For those of you who have been riding along with us these past few weeks, you are undoubtedly aware of the loud, sudden knocking the crew of the ’11 heard coming from their engine compartment earlier this afternoon. There was no preface, no unusual requests being made of the engine, just a long, straight, paved road with slight rolling hills on which we were humming along when it let go.
But we can’t say this was unexpected. All antique automobile hobbyists learn to expect what’s possible, no matter the provenance of the mechanical device in question. We’ve all heard about failures that others have experienced but which we hope never happen to us. But to ensure it never happens to us means to never drive our cars, instead consigning them to a life of car shows, garages and car covers. We think we, and the general public, are better served by keeping this rolling history alive and, to be quite frank, it’s a blast to do so.
Are we disappointed? Of course. But the unspoken truth is that we knew back in Bakersfield that there was a real possibility that something, anything, could have ended our journey just miles out of the starting gate. Things always go wrong, but then again, and more frequently, things always go right.
So what’s next? The simplest solution would be to have an engine and transmission assembly on-hand and just pull the old one out and put the new one in. Done in a day. It’s actually a little more work to swap out just the engine, keeping the original transmission in place. And, of course, if we had a new crankshaft on-hand we could swap that out, but there’s no telling what other damage may be lurking in the engine despite our initial evaluation that we were lucky the engine appears to have preserved it’s functional space instead of trying to put a section of the crankshaft in the same space as a connecting rod at the same time.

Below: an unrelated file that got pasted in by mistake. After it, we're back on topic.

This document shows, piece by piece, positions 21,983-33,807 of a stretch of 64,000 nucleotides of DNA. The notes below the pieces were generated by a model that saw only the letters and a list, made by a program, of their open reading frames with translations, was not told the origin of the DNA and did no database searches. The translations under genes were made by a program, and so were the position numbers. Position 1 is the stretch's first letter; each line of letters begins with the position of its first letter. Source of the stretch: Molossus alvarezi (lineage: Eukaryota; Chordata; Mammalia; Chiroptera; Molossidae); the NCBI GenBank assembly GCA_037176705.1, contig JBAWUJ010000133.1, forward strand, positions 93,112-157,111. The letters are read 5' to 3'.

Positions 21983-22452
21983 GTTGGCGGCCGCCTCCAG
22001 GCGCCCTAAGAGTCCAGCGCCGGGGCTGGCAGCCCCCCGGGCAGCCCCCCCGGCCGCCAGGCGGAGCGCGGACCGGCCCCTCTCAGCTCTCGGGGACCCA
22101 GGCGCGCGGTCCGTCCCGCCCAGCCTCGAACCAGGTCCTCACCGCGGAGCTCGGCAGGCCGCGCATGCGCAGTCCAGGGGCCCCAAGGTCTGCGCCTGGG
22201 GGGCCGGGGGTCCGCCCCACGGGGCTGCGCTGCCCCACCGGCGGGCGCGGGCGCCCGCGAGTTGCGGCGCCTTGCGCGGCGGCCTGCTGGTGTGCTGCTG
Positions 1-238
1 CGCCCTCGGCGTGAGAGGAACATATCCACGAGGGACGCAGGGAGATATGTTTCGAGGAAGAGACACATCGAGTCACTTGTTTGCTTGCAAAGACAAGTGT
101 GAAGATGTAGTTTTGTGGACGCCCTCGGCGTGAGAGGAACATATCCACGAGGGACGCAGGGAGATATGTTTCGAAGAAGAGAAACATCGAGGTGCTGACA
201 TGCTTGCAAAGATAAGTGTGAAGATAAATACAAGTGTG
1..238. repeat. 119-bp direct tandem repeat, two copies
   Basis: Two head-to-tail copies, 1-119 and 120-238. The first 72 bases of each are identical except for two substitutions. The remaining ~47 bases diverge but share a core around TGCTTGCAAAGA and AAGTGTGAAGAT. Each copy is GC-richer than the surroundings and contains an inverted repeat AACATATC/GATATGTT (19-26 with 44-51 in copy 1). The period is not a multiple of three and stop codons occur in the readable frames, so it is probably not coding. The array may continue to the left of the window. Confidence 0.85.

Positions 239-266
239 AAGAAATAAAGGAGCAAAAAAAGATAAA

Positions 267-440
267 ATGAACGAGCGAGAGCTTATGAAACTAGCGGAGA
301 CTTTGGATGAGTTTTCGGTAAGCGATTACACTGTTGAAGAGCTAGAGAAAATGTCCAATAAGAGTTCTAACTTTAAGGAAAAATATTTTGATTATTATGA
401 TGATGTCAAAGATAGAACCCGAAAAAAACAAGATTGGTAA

But reality is settling back down on some of us, in that we think we still have jobs we’re supposed to get back to before the middle of July. (We’re not sure, though, as we haven’t been checking in much. If any of our co-workers are reading this we’d appreciate if you could discreetly ask around). So we figure the best path forward is to ship the ’11 back home where it can get the proper care and attention it needs. That in itself will require a couple days to coordinate, but the friendly people of All-Pro Towing in Murdo, SD have generously offered us a spot in their garage in the meantime.
And, of course, there’s the question of the ’10. Do we continue on with just one car? It’s running fine, why not? Or is there safety in numbers? We haven’t answered that question yet, but will do so in the morning.
We’ve been asked by more than a few people how much it will cost to repair the ’11’s engine, and the answer is it doesn’t matter. In fact, we think it’s reasonable to believe many people would gladly exchange a broken crankshaft for the opportunity to spend two weeks together with with a parent, brothers, grandparent, sons and grandsons. We visited Yosemite, Mono Lake, the Nevada desert, the border of the Great Salt Lake, mountains, lakes, Yellowstone, Devils Tower, Mount Rushmore, the Badlands and even bull riding. We made new friends, saw the things that make America such an amazing place, watched the tractors tending fields, yelled “moo!” to more cows than we can count, learned to play the harmonica and use a Yo-Yo, and even learned how to drive, sort of.
And after everything that happened today, with all the emotional highs and lows, it’s really just another day. Venus was just as beautiful this evening shining in the twilight as it was last night and last year. We still had laundry to do. And we still look forward to the next day we’re on the road with our T again.